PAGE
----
Interactions between microbial degradation of sedimentary organic matter and lake hydrodynamics in shallow water bodies: insights from Lake Sarbsko (northern Poland)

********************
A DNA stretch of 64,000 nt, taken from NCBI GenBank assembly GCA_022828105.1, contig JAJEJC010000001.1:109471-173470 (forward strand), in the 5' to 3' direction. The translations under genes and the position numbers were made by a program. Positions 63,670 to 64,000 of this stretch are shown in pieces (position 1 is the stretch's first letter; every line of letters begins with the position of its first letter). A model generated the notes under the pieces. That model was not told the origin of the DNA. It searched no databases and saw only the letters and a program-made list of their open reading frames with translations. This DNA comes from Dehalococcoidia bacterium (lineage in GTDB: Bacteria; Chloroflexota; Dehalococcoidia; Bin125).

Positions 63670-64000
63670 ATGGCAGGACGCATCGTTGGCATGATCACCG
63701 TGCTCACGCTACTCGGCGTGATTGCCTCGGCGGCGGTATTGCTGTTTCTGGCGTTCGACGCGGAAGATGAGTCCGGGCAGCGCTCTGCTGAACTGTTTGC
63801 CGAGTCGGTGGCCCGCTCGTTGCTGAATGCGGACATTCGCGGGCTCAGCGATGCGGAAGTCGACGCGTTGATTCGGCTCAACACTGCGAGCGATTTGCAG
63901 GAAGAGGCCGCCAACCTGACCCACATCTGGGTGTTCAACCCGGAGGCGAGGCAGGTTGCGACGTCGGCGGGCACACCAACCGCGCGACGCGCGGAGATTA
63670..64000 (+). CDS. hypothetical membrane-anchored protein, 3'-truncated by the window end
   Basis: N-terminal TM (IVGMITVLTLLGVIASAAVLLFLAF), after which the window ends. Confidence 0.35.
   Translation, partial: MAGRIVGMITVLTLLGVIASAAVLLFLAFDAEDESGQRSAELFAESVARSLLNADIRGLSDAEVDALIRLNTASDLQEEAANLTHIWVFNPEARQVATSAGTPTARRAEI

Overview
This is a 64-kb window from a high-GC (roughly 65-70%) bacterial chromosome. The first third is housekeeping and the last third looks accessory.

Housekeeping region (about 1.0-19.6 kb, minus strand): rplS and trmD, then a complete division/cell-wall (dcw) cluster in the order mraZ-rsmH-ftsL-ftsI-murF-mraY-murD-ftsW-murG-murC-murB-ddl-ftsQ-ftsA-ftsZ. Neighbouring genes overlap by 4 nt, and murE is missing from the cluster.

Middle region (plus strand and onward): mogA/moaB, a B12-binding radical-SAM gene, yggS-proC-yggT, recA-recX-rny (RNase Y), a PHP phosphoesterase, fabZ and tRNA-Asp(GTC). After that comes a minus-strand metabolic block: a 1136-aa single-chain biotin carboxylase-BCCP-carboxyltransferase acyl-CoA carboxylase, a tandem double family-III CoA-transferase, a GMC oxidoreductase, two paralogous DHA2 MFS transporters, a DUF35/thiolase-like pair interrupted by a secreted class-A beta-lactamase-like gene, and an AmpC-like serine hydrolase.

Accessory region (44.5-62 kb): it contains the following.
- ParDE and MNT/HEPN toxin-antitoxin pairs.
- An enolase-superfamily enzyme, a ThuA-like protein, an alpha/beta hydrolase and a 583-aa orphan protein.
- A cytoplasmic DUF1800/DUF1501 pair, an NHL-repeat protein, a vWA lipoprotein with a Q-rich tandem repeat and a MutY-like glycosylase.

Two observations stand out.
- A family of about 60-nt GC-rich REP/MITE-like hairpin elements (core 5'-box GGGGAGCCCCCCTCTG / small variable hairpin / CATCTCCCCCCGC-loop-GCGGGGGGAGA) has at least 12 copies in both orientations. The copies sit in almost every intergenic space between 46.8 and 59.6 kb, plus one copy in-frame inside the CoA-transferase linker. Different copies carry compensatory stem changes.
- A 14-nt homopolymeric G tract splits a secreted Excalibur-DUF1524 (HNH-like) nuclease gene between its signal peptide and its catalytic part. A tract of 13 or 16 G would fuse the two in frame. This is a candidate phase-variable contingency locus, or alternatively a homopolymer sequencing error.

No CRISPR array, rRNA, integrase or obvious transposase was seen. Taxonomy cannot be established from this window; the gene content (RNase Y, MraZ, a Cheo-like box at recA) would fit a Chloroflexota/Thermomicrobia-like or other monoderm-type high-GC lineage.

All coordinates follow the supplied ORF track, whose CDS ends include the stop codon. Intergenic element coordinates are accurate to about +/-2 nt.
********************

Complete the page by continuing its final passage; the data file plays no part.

AbstractIn this paper we demonstrate spatial and seasonal changes in the pathways of microbial decomposition of organic matter within the surface sediments of Lake Sarbsko, a coastal water body located on the middle Polish-Baltic coast. We studied lake waters and bottom sediments at 11 sampling stations throughout the basin and in different seasons between November 2007 and September 2008. It was established that, in this very productive and shallow lake, microbial activity increases in warmer seasons and ceases during winter. In spring, bacterial activity is fuelled by increased influx of highly reactive planktonic organic matter, which is decomposed via methanogenesis, reduction of NO3 -, SO4 2-, and Fe and Mn oxides. On the other hand, during summer, oxidation processes (mainly oxidation of CH4) tend to predominate. The change from reduction to oxidation is attributed to wind-induced vertical mixing of Lake Sarbsko waters and resuspension of bottom deposits. Degradation of sedimentary organic matter in Lake Sarbsko results in appreciable changes in the pH and the concentrations of red-ox sensitive ions in pore waters, but it has little effect on the chemistry of bottom and surface waters. However, release of PO4 3- from the sediments might be a source of this nutrient in the lake. Internal loading of phosphates in Lake Sarbsko occurs under both oxic/mildly reducing and anoxic conditions.
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